PFLUGERVILLE, Texas (KXAN) — Pflugerville police arrested a woman who they say had more than 50 people’s identifying information in a purse, including debit cards, checks, mail and property tax information. A Pflugerville neighbor called the police asking for help on Monday, saying a woman named Cameron Gott had felony warrants and was trying to collect money from her at her house for a hot check.
An officer at the scene noted Gott initially claimed to be named Jessica Ybarra and presented police with Ybarra driver’s license, an affidavit states. Police say when they searched Gott’s purse, they found 57 different people’s identifying information. Gott allegedly had 34 checks, with some of the amounts erased and altered. She also allegedly had 19 credit/debit cards, mail, property tax statements, credit card applications, and photocopies of driver’s licenses and social security cards. Police also say they found a gram of methamphetamine in Gott’s purse.
Gott is charged with multiple counts, including fraudulent use or possession of identifying information — a first-degree felony. Police also charged her with tampering with or fabricating physical evidence and possession of a controlled substance.
Gott also allegedly had felony warrants including the following:
- two charges of forgery
- attempt to commit fraud
- unauthorized absence from a community correctional facility
KXAN reached out to the Pflugerville Police Department to find out if the arrest is connected to larger identify theft rings. Lieutenant Laura Wilkes with the Pflugerville Police Department released a statement by email regarding the arrest.
“As far as updates on the case, it is an ongoing investigation, attempting to locate victims and working with surrounding agencies,” Wilkes said in the statement. “There is no more or new information other than what is in the affidavit.”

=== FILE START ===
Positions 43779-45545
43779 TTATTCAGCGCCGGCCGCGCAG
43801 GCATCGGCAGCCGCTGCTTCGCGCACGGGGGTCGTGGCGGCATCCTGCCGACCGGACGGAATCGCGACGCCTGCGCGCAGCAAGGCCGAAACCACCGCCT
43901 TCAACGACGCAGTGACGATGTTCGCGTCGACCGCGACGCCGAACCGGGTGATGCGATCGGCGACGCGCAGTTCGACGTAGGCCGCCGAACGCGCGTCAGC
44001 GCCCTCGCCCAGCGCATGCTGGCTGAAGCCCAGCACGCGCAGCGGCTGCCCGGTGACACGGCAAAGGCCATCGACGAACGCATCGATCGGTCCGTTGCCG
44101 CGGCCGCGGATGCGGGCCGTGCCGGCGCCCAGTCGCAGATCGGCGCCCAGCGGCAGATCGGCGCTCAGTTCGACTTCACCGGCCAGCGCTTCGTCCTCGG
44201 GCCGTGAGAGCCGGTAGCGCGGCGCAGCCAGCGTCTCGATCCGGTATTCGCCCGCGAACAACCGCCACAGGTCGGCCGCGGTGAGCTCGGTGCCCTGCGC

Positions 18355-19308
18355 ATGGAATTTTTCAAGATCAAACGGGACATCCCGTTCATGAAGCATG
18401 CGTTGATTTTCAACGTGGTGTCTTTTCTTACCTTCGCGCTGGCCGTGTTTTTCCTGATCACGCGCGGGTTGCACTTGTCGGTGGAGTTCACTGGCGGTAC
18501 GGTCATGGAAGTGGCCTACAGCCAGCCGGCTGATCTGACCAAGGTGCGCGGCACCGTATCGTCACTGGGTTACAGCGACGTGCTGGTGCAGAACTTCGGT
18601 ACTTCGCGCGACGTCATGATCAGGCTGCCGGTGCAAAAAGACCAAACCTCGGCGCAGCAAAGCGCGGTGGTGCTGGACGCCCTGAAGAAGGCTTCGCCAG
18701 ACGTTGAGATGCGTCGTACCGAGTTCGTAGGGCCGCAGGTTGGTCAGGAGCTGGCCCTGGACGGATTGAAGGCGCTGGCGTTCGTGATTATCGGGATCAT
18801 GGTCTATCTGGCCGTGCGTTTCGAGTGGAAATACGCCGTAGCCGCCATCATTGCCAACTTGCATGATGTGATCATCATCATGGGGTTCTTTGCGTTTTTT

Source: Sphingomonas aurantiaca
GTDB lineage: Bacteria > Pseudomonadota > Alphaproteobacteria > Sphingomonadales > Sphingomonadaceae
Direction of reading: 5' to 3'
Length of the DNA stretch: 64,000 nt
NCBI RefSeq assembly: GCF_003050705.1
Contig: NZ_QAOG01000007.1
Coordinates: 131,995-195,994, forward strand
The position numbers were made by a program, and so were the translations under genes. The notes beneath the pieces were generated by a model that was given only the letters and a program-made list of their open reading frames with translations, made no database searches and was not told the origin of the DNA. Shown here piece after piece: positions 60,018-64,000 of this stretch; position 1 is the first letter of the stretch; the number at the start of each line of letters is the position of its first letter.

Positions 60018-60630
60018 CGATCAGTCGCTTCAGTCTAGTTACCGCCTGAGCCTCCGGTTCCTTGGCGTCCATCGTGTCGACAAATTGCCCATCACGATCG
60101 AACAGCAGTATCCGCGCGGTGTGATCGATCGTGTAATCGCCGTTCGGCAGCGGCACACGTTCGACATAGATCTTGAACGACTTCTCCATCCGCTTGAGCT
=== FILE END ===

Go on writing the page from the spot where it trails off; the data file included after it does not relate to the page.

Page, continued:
Identify theft in Central Texas
Meanwhile, police have caught several identify thieves in Central Texas in the past year. In one previous case from April 2014, police discovered a mail-theft ring operating in upscale Austin neighborhoods that had stolen more than 340 people’s information from mailboxes. In another case, a Temple couple pleaded guilty last year to stealing more than 50,000 pieces of mail with identifying information throughout Central Texas.
The Center for Identity at the University of Texas points out that identity theft happens every two seconds. The warnings about providing too much personal information online have been around for years, but identity theft is still so rampant. The Center on Tuesday looked at ways the public can better protect their personal information, like a birth date or social security number.
The reason criminals want someone’s online identity is because it’s a currency that can be bought and sold, according to the Center’s director. The best way to determine if your online identity has been compromised is to monitor the places personal information is provided. The most valuable information is a birth date, mother’s maiden name, and address. A social security number is also extremely valuable.